What did you learn about ministry?
People and relationships are key. We all know that, but I can only go so far on title and position…relationship and personal connection opens the door. Logging miles and sharing life make every part of ministry more productive…and rewarding!
What do you wish you would have known before coming here? (or while you were going through this)
I honestly think that there were things that we were better off NOT knowing before coming in. Some passwords and ID issues would have been nice to have instead of playing detective or starting all over on some things.
What part did core values/vision and mission strategy and planning play into your success here?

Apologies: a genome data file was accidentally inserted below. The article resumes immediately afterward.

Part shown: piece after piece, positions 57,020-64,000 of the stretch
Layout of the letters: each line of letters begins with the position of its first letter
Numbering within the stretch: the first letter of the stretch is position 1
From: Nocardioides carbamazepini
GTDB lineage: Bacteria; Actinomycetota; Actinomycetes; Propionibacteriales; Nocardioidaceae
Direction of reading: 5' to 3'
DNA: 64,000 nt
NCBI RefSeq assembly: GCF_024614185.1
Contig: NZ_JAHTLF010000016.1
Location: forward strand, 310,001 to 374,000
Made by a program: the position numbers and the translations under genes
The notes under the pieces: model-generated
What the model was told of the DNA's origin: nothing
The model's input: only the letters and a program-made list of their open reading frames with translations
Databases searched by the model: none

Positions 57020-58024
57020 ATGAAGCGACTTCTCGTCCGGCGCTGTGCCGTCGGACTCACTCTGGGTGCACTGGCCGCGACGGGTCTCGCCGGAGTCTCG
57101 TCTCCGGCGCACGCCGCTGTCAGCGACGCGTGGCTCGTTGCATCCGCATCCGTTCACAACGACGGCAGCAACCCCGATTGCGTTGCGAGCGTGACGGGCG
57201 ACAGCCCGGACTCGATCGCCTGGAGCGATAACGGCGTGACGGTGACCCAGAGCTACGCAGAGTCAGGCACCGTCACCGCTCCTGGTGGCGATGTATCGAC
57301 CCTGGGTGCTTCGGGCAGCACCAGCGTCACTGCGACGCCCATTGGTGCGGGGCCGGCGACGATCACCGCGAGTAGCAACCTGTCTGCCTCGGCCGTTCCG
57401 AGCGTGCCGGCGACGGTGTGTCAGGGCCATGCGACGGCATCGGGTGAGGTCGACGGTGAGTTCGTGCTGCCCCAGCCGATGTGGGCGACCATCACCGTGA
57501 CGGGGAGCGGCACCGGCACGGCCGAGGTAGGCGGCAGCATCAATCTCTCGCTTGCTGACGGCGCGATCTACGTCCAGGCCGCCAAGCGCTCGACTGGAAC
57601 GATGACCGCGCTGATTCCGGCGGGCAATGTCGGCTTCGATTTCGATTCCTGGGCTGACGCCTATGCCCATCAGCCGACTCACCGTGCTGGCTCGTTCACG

Our mission statement is nothing new (Connect, Grow, Serve) but it did help us to refocus the church on its purpose. Small churches struggle to invest significant funds and energies into outreach and growth…sadly, that keeps them small.
If you could give another pastor a piece of advice as they consider taking on a plateaued/declining church…as they are pastoring a plateaued/declining church…what would it be?
Rediscover the purpose of the church. Services demand tons of time and attention but ultimately they are not what we are called to produce. We are called to equip the saints for the work of the ministry and not just during services. That happens outside the church, in between Sundays, in ways that God has gifted them.
Steve and Brooke Bradshaw have been ministering to the community of Independence, Missouri as the lead pastors of Central Assembly. If you would like to learn more about their ministry, check out their Facebook page, or their website.